Factors Which Influence School Administrators' Knowledge of Special Education Law

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Virginia Tech


The purpose of this study was to examine the relationship between professional characteristics and training of building level school administrators in Virginia and their knowledge of special education law. The research question was, to what extent and in what manner can school administrators' knowledge of special education law be explained based upon administrative position, school level, number of special education courses, number of school law courses, and experience?

Knowledge of special education law was a total score on a survey instrument developed by Hines (1993) and updated to include eight areas of the 1997 Amendments to IDEA. A second part of the instrument collected information on professional characteristics and training. The survey was mailed to school building administrators throughout Virginia. The subjects in the study were randomly selected from Virginia public K-12 schools. Sampling was stratified by school level and wealth. The data were analyzed using a step-wise regression. Number of special education courses accounted for 4% of the variation in knowledge. Number of school law courses completed also entered into the analysis but had an inverse correlation with knowledge. The average knowledge score for administrators in this study was 18 or 56% correct.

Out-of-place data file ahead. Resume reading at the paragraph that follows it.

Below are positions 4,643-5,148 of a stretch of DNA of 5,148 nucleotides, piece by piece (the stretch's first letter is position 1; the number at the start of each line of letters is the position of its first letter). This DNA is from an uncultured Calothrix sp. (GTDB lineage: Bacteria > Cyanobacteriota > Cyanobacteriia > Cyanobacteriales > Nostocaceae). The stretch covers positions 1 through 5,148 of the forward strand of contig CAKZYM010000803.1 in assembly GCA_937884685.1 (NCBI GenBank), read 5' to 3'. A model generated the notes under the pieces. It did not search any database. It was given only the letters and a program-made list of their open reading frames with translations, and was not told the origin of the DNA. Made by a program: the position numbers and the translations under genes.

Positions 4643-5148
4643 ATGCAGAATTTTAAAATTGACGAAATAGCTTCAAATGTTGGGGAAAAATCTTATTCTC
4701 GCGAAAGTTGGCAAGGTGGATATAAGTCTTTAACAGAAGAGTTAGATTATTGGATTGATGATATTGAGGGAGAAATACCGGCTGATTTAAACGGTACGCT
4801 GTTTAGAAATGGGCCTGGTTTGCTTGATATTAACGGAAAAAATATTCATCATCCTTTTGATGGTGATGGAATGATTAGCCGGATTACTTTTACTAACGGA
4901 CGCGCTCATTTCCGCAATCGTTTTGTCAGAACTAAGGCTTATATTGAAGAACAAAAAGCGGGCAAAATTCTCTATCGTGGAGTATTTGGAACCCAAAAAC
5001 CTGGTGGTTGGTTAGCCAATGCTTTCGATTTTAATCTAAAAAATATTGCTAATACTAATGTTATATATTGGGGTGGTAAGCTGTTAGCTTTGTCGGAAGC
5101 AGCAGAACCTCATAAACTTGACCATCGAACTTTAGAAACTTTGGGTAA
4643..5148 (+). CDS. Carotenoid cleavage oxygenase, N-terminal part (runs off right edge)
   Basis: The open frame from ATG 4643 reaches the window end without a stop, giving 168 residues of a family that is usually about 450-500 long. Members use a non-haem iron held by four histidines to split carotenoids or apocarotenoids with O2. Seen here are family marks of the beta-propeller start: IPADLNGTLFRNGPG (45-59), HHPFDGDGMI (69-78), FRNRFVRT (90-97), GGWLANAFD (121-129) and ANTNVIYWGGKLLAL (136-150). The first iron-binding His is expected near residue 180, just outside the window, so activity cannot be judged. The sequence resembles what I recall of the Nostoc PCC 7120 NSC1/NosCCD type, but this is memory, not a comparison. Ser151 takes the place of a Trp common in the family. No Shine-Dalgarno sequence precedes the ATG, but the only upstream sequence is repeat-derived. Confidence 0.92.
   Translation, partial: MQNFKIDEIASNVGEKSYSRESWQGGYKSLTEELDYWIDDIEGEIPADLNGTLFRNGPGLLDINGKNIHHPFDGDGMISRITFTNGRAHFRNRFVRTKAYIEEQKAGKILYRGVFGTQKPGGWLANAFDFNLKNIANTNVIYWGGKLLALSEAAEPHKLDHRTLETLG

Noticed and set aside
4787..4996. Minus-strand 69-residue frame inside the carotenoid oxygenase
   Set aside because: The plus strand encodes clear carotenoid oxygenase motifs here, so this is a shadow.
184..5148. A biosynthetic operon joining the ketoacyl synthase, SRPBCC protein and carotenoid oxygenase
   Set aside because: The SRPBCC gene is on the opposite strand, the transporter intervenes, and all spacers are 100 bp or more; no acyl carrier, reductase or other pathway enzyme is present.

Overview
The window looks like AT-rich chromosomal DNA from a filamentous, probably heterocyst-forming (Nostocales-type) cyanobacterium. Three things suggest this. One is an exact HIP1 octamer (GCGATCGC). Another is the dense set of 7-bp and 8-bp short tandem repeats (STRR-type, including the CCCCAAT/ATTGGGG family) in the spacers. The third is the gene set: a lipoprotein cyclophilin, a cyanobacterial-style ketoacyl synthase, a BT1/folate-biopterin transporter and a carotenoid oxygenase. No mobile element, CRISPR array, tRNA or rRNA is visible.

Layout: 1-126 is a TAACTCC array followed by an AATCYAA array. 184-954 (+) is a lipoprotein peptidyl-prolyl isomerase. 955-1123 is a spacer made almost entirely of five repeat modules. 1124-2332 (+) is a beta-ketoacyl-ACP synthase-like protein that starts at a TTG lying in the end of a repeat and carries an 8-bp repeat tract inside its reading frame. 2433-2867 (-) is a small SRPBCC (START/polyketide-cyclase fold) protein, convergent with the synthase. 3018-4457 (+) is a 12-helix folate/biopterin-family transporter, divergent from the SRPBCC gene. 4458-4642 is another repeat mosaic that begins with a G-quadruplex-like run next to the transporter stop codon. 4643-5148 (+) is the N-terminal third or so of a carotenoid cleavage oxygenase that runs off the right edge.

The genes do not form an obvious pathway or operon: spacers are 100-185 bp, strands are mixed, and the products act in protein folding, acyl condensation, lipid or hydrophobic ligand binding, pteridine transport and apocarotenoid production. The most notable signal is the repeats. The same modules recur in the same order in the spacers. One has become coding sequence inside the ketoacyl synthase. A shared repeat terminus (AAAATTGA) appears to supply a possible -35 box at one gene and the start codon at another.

Identification of factors which have the greatest influence on principal knowledge of special education law can be used to plan effective preparation of school building administrators. School building administrators who are knowledgeable of special education law can ensure the protection of the rights of disabled students, build positive relationships within the community, and avoid costly litigation.



School Administrators, Individuals With Disabilities Education Act, Special Education